Legacy[edit | edit source]
Because of his sacrifice, Serpentine Park in London was renamed Hyde Park in his memory, and a statue of him was constructed in this park. This statue can be seen in 1969 when Mina visits a concert in the park. His skeleton is on display in the Secret Annex in 2009.
Resurrection[edit | edit source]
In 2164, after the events of Volume 4, a new Hyde is created from the skeleton of the original. He lives with Mina, Jack and their allies in the Universarium on New Lincoln. His personality is more subdued and controlled than the original's, and he is quite content fighting Martians on their behalf.
Personality[edit | edit source]
Jekyll is shown to be a very nervous man. He was noted as having been the type of person to pick at his food and constantly sweat. He tries his best to be civil, having refused to create a distraction at Limehouse by fighting the Chinese henchmen working there. According to Hyde, Jekyll has increasingly become a shell of his former self. It is implied by Hyde that Jekyll (and possibly Hyde by extension) is gay, which his Victorian shame over his sexuality served as the impetus for his attempt to "purge himself of the evil inside him."
Hyde on the other hand, is the exact opposite of Dr. Jekyll. He is evil, confident, strong and shows absolutely no fear in whatever sin he is committing. Despite him not caring about whom he hurts or kills, Hyde was rather accepting to join the League upon hearing that his former criminal history would be cleansed. Due to the trivial status of Jekyll's former crimes, Hyde began his life as a dwarf, but soon grew to a large size when Jekyll's personality began to waste away to nothing. Hyde is also shown to be racist, as he refers to Nemo as a "darky". Nonetheless, the two worked together a lot during the Martian invasion and Hyde at least tolerated him and seemed to respect his skills as a warrior.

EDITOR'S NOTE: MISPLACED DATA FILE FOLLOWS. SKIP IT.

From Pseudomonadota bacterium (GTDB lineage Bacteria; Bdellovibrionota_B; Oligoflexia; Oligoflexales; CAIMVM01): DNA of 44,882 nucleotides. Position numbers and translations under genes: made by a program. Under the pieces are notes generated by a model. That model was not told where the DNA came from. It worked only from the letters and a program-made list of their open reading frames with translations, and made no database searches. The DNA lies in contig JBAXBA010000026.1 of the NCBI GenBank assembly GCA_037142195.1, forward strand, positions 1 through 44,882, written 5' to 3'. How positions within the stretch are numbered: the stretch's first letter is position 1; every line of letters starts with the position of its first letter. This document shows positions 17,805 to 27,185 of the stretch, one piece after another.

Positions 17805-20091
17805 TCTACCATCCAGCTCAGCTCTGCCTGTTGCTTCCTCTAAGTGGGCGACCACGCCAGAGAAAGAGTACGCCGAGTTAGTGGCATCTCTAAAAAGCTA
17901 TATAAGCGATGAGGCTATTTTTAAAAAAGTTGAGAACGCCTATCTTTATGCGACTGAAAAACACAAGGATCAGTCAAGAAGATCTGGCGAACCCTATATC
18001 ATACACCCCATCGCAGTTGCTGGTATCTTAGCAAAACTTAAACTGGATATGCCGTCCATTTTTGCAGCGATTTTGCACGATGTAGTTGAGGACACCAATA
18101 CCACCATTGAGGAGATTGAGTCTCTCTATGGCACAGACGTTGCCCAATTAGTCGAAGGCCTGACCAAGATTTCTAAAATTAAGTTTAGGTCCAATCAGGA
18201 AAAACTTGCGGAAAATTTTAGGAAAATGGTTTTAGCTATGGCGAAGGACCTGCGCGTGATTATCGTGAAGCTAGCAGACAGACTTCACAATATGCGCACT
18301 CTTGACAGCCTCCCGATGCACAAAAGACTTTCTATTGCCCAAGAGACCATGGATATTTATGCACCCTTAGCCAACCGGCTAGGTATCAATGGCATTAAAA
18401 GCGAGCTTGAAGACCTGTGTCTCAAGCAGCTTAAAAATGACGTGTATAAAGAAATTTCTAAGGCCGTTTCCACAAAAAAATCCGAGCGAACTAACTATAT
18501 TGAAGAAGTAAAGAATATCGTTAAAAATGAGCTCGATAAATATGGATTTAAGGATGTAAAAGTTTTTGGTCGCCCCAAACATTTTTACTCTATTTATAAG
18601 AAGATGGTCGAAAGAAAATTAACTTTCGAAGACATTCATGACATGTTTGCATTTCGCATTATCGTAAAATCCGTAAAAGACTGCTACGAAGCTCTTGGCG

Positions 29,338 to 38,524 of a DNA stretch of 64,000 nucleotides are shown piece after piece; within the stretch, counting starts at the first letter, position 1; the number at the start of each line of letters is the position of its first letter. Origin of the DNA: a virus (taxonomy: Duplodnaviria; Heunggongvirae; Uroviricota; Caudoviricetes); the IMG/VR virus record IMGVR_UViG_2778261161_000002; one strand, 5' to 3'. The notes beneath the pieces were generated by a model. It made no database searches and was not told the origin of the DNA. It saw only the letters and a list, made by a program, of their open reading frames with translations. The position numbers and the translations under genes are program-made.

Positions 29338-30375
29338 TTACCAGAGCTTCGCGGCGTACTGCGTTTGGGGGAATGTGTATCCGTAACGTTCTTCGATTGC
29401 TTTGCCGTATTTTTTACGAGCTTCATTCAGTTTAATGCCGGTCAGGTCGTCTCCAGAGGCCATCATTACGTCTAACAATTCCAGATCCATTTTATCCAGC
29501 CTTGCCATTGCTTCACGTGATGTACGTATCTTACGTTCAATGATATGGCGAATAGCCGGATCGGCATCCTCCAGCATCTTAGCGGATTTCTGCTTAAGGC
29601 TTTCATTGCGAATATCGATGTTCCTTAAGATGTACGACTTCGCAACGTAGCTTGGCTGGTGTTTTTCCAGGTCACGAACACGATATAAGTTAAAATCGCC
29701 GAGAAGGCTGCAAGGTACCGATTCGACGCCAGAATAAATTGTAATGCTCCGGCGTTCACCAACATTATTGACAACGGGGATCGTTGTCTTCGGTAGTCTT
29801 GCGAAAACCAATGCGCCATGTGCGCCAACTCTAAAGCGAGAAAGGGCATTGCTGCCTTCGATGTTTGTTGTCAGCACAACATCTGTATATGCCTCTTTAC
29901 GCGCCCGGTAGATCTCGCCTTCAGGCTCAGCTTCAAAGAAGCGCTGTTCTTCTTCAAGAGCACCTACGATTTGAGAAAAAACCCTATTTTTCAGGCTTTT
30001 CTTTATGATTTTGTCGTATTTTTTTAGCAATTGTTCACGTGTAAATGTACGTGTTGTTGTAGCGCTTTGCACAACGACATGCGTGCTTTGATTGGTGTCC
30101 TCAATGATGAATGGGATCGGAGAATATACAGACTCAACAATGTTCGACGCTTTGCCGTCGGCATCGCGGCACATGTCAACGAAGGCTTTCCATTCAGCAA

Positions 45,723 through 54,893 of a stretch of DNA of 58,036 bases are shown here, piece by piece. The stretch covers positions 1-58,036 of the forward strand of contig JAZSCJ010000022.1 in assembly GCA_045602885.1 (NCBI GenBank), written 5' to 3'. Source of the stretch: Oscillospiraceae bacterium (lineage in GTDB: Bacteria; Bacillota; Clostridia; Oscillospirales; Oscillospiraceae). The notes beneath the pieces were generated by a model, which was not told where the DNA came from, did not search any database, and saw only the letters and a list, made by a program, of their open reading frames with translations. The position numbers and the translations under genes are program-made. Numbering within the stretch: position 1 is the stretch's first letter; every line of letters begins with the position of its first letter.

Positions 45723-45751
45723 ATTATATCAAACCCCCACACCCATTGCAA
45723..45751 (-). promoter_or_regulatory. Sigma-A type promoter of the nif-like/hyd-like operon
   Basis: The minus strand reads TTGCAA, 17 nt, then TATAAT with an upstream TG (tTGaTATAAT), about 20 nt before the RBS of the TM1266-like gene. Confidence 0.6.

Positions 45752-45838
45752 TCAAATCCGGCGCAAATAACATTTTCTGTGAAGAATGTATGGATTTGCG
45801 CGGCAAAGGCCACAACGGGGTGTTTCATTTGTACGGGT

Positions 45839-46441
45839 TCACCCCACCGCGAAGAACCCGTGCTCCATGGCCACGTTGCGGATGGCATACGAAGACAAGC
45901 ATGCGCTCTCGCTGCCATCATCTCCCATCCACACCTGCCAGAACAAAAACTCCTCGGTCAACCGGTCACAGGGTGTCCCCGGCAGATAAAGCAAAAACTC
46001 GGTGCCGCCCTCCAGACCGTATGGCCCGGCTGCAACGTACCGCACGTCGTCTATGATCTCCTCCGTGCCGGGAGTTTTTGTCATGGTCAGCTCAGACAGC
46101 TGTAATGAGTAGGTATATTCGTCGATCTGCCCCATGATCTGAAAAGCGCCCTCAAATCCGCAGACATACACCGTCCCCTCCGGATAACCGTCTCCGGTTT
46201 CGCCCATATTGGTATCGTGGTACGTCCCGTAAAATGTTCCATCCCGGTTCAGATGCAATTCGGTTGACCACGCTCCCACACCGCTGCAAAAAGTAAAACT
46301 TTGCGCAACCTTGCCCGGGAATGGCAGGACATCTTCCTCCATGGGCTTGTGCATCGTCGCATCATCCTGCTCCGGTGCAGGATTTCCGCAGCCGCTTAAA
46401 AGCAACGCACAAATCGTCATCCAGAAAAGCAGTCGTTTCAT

After the ordeal with Moriarty, Hyde has become less beastly and became more sarcastically polite, though he is prone to insult anyone he dislikes, such as coachman William Samson Sr. However after William responded back to him, Hyde did not try to assault him neither he insulted him again showing that he grows some form of respect toward him. During the invasion, he also grew to respect his leader, Mina Murray, to the point of being puzzled by his desire to kill himself should he harm her. This was first foreshadowed when Murray confidently ordered Hyde to let go of her arm, which he silently complied to. Hyde himself has admitted that he was not noble, and his only reason to fight the Martians was so he could "slaughter something". When he talked to Mina, however he seemed sincerely disheartened by the fact that he could never be capable of real love because of his nature as a "monster" neither have any chance to be loved. He grew sincerely affectionated toward Mina because she was the only person in the world who did not hate him.
Hyde also strongly dislikes Jekyll because he said that "he doomed us both" by separating them only because he wanted to be pure. This implies that Hyde could have not survive as well separated from Jekyll. Also Hyde found pathetic how Jekyll wanted so desperately to be "rid of evil" by creating the potion even though he actually did very little if anything wrong.
Source material[edit | edit source]
The original story, "Strange Case of Dr Jekyll and Mr Hyde" has long been interpreted by some readers as the story of a man struggling with his homosexuality. This interpretation is brought to the forefront in by having Hyde reveal Jekyll's homosexual tendencies to some others, and Hyde's rape (which he seems to enjoy) of Griffin. Hyde in the original book is depicted as shorter than Jekyll and deformed. In this interpretation, Hyde is portrayed as bigger than Jekyll like modern incarnations, inspired by the character of The Incredible Hulk from Marvel Comics (who ironically was originally inspired by Dr Jekyll and Mr Hyde). This time, however, it is given an explanation of why it is different from the original book-the worse Hyde became, the more monstrous he transformed.